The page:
But the series, in both of its forms, was – and, in the case of the books, still is – good. More than good, in fact, it’s great, warts and all, and so many complaints about its televisual finale – both from its most ardent detractors and defenders alike – seems to stem from its rushed finale, hasted (or altogether absent) resolution of key characters’ narrative arcs and the demonstrably lessened quality of the series ever since the TV show caught up to the books and had to guess at how things ought to go.
But where does the genre – not just on the page, but on both the big and small screens as well – go from here? What comes after Game of Thrones?
Well, we already know some of the answer to this. The books will continue to be written and published through the events of the HBO finale, giving many fans the closure that they so desperately crave after watching a near-decade of TV adaptations (and twice as long for O.G. fans of the books). Amazon has that billion-dollar Lord of the Rings series that it’s cooking up, as well as however many Tolkien spinoffs as it thinks that the public can take. Netflix’s animated Castlevania series is due for a third season sooner or later. And it’s not like Disney has ever shied away from the vaguely pre-modern, magically enhanced world of princesses and pageantry either.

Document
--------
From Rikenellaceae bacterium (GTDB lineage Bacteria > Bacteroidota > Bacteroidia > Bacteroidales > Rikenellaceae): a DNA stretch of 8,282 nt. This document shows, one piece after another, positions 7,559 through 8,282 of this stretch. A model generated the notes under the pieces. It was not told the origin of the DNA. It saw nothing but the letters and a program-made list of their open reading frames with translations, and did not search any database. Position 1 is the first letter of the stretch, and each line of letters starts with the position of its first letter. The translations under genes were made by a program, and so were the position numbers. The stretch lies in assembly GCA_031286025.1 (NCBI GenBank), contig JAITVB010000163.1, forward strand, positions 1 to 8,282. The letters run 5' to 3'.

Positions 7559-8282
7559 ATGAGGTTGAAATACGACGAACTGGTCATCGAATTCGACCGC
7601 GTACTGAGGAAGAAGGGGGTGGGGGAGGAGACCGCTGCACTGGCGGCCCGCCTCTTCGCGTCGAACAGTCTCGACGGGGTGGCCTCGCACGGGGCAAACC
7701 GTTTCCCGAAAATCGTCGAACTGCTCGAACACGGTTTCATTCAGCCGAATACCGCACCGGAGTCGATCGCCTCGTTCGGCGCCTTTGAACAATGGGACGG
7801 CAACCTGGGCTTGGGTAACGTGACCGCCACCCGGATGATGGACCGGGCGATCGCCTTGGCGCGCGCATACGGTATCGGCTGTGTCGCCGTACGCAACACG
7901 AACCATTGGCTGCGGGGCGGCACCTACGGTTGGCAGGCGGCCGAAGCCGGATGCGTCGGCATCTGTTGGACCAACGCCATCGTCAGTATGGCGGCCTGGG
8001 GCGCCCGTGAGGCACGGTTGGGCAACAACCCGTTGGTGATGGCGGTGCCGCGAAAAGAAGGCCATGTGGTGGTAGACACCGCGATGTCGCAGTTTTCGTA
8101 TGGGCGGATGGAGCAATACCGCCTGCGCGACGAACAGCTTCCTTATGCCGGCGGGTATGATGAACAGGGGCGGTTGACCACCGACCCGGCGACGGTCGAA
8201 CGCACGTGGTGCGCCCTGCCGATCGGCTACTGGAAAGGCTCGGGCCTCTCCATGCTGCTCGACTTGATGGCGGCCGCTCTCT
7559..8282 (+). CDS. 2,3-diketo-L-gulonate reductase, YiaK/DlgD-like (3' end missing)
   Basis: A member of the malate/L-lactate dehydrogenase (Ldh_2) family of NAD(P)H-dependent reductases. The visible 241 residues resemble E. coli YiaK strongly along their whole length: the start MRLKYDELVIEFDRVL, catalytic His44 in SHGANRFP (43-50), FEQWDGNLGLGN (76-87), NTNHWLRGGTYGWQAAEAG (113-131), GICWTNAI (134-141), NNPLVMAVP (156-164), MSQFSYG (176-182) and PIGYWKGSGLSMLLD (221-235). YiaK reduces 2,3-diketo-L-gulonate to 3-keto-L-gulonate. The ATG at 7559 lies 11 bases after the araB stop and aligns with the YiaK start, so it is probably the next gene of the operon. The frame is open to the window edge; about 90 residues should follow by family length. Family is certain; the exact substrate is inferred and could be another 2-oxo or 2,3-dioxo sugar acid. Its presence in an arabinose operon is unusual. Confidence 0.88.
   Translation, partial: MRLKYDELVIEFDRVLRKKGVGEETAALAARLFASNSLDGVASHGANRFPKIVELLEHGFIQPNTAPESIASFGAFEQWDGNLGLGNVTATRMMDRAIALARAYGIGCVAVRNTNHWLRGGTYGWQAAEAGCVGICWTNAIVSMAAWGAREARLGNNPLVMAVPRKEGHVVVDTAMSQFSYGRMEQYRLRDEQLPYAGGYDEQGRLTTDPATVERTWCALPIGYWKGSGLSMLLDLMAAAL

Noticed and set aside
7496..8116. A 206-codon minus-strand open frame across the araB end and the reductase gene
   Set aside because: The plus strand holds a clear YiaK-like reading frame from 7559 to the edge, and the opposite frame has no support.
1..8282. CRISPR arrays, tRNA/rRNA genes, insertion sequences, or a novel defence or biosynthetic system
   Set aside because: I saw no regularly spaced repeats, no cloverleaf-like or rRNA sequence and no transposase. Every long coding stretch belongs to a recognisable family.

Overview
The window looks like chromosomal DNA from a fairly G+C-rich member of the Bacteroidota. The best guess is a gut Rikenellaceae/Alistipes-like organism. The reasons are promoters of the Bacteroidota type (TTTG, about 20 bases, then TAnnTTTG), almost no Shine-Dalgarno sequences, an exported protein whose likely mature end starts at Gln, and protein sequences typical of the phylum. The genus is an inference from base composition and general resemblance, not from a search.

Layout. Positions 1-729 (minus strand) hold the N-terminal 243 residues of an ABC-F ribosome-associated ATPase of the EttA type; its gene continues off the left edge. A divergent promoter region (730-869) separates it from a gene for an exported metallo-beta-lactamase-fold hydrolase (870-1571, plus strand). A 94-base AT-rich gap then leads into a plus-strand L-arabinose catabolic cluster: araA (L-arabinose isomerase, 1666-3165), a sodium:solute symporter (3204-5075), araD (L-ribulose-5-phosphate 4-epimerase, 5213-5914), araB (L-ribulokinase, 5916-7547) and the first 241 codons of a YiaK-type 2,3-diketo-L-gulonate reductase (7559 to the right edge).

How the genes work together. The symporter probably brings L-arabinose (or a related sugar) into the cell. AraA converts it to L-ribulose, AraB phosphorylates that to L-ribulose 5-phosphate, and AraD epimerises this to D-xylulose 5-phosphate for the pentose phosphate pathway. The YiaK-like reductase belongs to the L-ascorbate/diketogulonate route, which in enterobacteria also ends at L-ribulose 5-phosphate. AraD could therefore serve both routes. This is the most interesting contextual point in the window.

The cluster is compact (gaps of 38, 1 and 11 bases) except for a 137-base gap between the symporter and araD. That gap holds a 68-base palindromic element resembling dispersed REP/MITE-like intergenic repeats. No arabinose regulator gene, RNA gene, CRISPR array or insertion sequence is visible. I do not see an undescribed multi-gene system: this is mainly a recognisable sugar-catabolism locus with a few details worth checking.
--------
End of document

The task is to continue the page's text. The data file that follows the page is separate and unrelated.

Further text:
Other than that all, however, there really isn’t much to speak of. The genre is expensive to produce for the screen and rarely catches fire in the public imagination quite like it did with George R. R. Martin’s invention. Usually it’s just a few fantastical elements thrown into a more profitable genre – think the science-fantasy of Star Wars or something like Thor, Loki and Doctor Strange in the MCU – not full-on, world-inventing, ambitious fantasy projects.
Something, though, is bound to come up eventually. Something always does. As expensive as it can be to make these things, there’s a reason why it has remained begrudgingly popular with the public at large for so long, even if it has to be parsed our in sparing doses. The Lord of the Rings (2001-2003) brought in a massive influx of fresh-faced fantasy fans, and I have to imagine that Game of Thrones (2011-2019) did as well. There’s a real demand for it out there, and games like Dungeons and Dragons and Magic: The Gathering have never been larger, more popular or more profitable in their decades-spanning histories. Something will take its place, it’s only a matter of what at this point.